Rags-to-riches billionaire buried in Poland

A+
A
A-

Barbara Piasecka Johnson is shown leaving court following a settlement after a 16-week battle over her late husband’s $500 million estate in New York City, in this June 3, 1986, file photo. The Polish farmer’s daughter who worked as a maid for an American heir to the Johnson & Johnson fortune before marrying him and eventually inheriting much of his wealth was buried Monday, April `5, 2013, in her childhood town of Wroclaw. AP PHOTO/DAVID BOOKSTAVER

WARSAW—Polish-born billionaire Barbara Piasecka Johnson, a maid who married into the Johnson & Johnson fortune, was buried Monday in her childhood town of Wroclaw.

Several hundred people attended the funeral of the art collector and philanthropist who died on April 1 at age 76 after a long illness, according to local media.

“Basia—because that’s what we called her—was a cheerful, direct, full of life, energetic woman,” said her friend Andrzej Szymura.

“But she always said she would emigrate and make some money abroad,” he told Poland’s TVN24 news channel.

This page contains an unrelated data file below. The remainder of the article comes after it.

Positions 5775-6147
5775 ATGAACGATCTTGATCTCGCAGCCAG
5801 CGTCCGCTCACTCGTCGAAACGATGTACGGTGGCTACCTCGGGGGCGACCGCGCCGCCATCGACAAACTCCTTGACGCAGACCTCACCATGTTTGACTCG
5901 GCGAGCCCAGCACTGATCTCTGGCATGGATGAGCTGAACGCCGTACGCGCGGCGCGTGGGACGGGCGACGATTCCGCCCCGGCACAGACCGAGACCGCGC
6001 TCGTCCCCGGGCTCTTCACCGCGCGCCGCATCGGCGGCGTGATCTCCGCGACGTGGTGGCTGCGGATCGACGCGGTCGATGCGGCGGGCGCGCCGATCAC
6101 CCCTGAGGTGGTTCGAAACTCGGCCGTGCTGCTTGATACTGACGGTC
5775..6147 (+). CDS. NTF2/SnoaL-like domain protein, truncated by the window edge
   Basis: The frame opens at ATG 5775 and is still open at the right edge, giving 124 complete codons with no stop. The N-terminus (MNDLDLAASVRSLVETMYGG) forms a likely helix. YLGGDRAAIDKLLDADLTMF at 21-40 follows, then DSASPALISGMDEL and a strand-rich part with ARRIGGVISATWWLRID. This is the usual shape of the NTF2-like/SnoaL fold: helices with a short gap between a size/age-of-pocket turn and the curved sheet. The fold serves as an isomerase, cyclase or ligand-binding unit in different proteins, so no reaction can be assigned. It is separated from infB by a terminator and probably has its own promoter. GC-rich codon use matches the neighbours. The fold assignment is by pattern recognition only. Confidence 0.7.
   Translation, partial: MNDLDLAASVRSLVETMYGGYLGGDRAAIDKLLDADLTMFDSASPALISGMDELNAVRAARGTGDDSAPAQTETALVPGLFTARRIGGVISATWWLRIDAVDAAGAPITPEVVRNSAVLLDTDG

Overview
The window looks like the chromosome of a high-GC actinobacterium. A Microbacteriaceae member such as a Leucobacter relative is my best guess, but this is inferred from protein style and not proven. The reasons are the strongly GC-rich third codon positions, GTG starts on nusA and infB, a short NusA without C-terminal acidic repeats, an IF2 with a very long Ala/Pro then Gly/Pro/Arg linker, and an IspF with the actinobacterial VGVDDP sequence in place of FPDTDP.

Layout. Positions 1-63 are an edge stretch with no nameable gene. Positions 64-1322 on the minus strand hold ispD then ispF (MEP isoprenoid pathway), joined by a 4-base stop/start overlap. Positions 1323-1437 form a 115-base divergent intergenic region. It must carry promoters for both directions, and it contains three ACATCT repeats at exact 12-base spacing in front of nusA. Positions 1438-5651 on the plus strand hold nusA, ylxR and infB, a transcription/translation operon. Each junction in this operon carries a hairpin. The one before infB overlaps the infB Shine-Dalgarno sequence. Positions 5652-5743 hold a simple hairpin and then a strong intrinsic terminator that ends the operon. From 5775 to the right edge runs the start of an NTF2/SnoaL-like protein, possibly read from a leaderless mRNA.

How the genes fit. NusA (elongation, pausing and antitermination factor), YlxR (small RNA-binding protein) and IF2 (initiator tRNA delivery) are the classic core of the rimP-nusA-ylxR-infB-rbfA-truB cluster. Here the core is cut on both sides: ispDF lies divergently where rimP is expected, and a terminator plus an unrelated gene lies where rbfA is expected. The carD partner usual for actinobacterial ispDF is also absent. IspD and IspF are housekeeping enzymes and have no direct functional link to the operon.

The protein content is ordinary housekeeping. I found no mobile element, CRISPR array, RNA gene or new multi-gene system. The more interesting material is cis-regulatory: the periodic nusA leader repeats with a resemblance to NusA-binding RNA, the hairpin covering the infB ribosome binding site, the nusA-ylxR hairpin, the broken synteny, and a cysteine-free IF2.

Armed with a degree in art history, Johnson left Poland for the US at age 34 and found work as a housekeeper for J. Seward Johnson and his second wife.

The heir to the cosmetics and drugs giant soon fell in love with the Pole 42 years his junior and wed her days after obtaining a divorce.

His death in 1983 spawned a bitter legal battle between the widow and her six stepchildren over the $500 million fortune, of which Johnson walked away with more than half.

According to last month’s Forbes Billionaires list, Johnson was the world’s 376th richest person with a net worth of $3.6 billion.

At her funeral, priest Adam Drwiega spoke of her efforts to help out fellow Poles by funding scholarships and setting up an autism foundation.

“Poland always held the most important place in her heart,” he said, quoted by the Polish news agency PAP.

Disclaimer: The comments uploaded on this site do not necessarily represent or reflect the views of management and owner of INQUIRER.net. We reserve the right to exclude comments that we deem to be inconsistent with our editorial standards.

To subscribe to the Philippine Daily Inquirer newspaper in the Philippines, call +63 2 896-6000 for Metro Manila and Metro Cebu or email your subscription request here.

Factual errors? Contact the Philippine Daily Inquirer's day desk. Believe this article violates journalistic ethics? Contact the Inquirer's Reader's Advocate. Or write The Readers' Advocate:

c/o Philippine Daily Inquirer Chino Roces Avenue corner Yague and Mascardo Streets, Makati City,Metro Manila, Philippines Or fax nos. +63 2 8974793 to 94